Christian Schneider, USA Today
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Hating younger generations is an American tradition, but the kids always turn out fine.
In 1749, a cantankerous Benjamin Franklin engaged in a tradition older than America itself: Throwing shade at a younger generation. Franklin, referring to the common complaint that the youth of America were not of "equal ability" to their predecessors, said that, "The best capacities require cultivation, it being truly with them, as with the best ground, which unless well tilled and sowed with profitable seed, produces only ranker weeds."
Imagine what Franklin would have had to say about Millennials.
One does not have to scan the news too vigorously to find endless condemnations of the latest crop of American youth. Children born from the mid-1980s to the early 2000s are now routinely derided as "snowflakes," as if each thinks he or she is a unique gift to the world. Raised in a culture of "trigger warnings" and "microaggressions," Millennials have been accused of fostering a culture of hypersensitivity, unable to connect with the naked realities of the real world.
Nowhere has this transition been more evident than on college campuses, which have taken racial and sexual balkanization to new extremes.
For instance, who can forget when the University of Minnesota banned the use of female cheerleaders, believing their routines fostered demeaning "sexual stereotypes?" Or when University of Wisconsin-Milwaukee officials distributed a list of 49 "Ways to Experience Diversity," including urging students to "Hold hands publicly with someone of a different race or someone of the same sex as you" and "Go to a toy store and investigate the availability of racially diverse dolls?" Or when the University of Connecticut banned "inappropriately directed laughter?"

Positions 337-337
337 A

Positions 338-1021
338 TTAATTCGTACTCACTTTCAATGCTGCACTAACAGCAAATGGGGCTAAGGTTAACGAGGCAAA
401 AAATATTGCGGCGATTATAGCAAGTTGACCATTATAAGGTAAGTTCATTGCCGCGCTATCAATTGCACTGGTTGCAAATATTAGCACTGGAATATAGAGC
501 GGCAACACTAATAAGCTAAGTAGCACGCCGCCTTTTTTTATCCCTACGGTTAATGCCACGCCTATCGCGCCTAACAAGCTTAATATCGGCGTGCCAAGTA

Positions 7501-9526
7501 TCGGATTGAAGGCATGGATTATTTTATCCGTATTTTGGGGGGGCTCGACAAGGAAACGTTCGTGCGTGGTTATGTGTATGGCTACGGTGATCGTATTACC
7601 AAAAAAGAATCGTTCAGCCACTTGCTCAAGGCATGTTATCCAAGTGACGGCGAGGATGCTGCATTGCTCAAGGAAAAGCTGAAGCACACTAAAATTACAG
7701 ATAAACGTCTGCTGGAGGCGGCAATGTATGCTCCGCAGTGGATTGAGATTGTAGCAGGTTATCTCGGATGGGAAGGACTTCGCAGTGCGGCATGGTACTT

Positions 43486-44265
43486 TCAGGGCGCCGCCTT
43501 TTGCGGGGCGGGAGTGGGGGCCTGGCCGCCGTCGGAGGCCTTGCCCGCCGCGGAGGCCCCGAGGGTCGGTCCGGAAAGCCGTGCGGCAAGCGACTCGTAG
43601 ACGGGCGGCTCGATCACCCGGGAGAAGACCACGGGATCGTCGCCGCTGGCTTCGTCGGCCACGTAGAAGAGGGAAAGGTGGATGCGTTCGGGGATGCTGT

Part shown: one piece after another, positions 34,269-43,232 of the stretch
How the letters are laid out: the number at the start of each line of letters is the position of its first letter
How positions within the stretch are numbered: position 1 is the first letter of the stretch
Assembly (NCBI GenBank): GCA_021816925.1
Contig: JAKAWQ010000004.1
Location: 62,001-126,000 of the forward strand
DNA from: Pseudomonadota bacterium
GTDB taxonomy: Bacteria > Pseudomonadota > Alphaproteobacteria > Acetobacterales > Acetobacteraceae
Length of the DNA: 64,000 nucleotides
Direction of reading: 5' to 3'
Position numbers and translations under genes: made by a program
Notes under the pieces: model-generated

You may think you saw these examples fly by on Twitter over the past few months. But they all actually took place in the late 1980s and early 1990s, when campuses were at the pinnacle of the first era of "political correctness." At one point, the University of Arizona instituted a "Diversity Action Plan" that banned discrimination on the grounds of things like age, color, ethnicity, race, religion, sexual orientation and "personal style." A campus "diversity specialist" clarified that "personal style" would include "nerds and people who dress differently." (All these examples can be found in Charlie Sykes' prescient book A Nation of Victims, released way back in 1992.)
Amid the modern tumult, it's easy to forget that we've been here before. And it's probably now safe to say that college students of my generation (I started school in 1991) made it through this era of progressive inculcation okay.